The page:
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Final

Law 2101 Final: Law 2101 - Employment Law Exam Review Package


Department
Law
Course Code
Law 2101
Professor
Mysty Sybil Clapton
Study Guide
Final

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Law 2101 - Exam 2, Part 6
Employment Law
Ontario Employment Standards Act, 2000
- Section 5.0
o (1) no employer or agent of an employer shall contract our or waive an
employment standard as a void
o (2) If one of more provisions in an employment contract directly relate to the
same subject matter the one that provides the greater benefit to the
employee trumps
- Section 5.1
o (1) If you have an employee, you must treat them as one in full
o (2) If there is a issue aout a eployee’s title, urde of proof = eployer
(alleged)
o This section is mainly responsible for ensuring employers classify their
employees / independent contractors appropriately, and give them the
appropriate care
- Section 54
o No employer will terminate an employee that has worked for 3+ months unless
the employer has:
a) Given the employee written notice (section 57/58)
b) Complied with section 61
- Section 55
o Prescribed employees are not entitled to notice of termination / termination pay
- Section 57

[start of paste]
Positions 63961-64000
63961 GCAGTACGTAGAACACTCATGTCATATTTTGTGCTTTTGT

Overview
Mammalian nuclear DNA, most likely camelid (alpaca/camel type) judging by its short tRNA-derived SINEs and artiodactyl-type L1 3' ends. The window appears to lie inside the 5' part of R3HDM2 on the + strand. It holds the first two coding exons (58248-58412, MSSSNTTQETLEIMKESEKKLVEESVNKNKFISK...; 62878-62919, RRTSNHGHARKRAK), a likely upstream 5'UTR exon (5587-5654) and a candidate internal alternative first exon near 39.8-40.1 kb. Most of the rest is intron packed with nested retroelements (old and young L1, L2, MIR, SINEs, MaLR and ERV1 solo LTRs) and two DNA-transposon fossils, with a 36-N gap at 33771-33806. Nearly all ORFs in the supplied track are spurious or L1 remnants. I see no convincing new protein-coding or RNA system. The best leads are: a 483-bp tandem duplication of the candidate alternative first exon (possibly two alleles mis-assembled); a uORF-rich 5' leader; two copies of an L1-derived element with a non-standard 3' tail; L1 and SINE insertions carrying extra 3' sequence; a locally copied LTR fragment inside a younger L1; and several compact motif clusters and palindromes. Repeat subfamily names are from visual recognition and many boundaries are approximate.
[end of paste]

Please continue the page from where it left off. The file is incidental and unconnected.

o Notice under section 54 will be given:
a) At least 1 week before termination employment < 1 year
b) At least 2 weeks before termination 1 year < employment < 3 years
c) At least 3 weeks before termination 3 years < employment < 4 years
d) At least 8 weeks before termination employment > 8 years
***NOTE: ONLY COURTS AWARD REASONABLE NOTICE UNDER LEGISLATION = ESA NOTICE
- Section 61
o (1) an employer may terminate employment without notice / with less notice if
they offer termination lump sum = amount the employee is entitled to receive
- Section 64
o (1) an employer will be required to pay severance pay if employee was employed
for 5+ years and:
a) if they are one of 50+ employees who have had their employment
severed within a 6 month period or:
b) the employer has a payroll of $2.5M+
- Section 65
o Severance is calculated by multiplying eployee’s ages for a regular eek y:
a) The # of years of employment completed +
b) The # of months of employment not include in clause (a) / 12
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Introduction
- Employment Law vs. Labour Law
- Laws concerning the individual contract of the employment
- Labour law is a unionized environment, relationship between a union that negotiates on
behalf of employees (collective agreements)
- Employment law is an individual employment relationship
- Sources of employment law
- Who is an employee?
- What’s distitie aout the otrat of eployet
- Courts are mindful of the fact that the employment relationship is hierarchical
o Employer has higher control
- Being an employee is the gateway to many benefits
o Ex: independent = less then minimum wage, no vacation pays, no dismissal
notice, etc.
- Courts typically agree with the employees!
Employees Defined
- No universal test to solve this question
- Ask yourself: is the person who has been engaged to perform the services doing it as a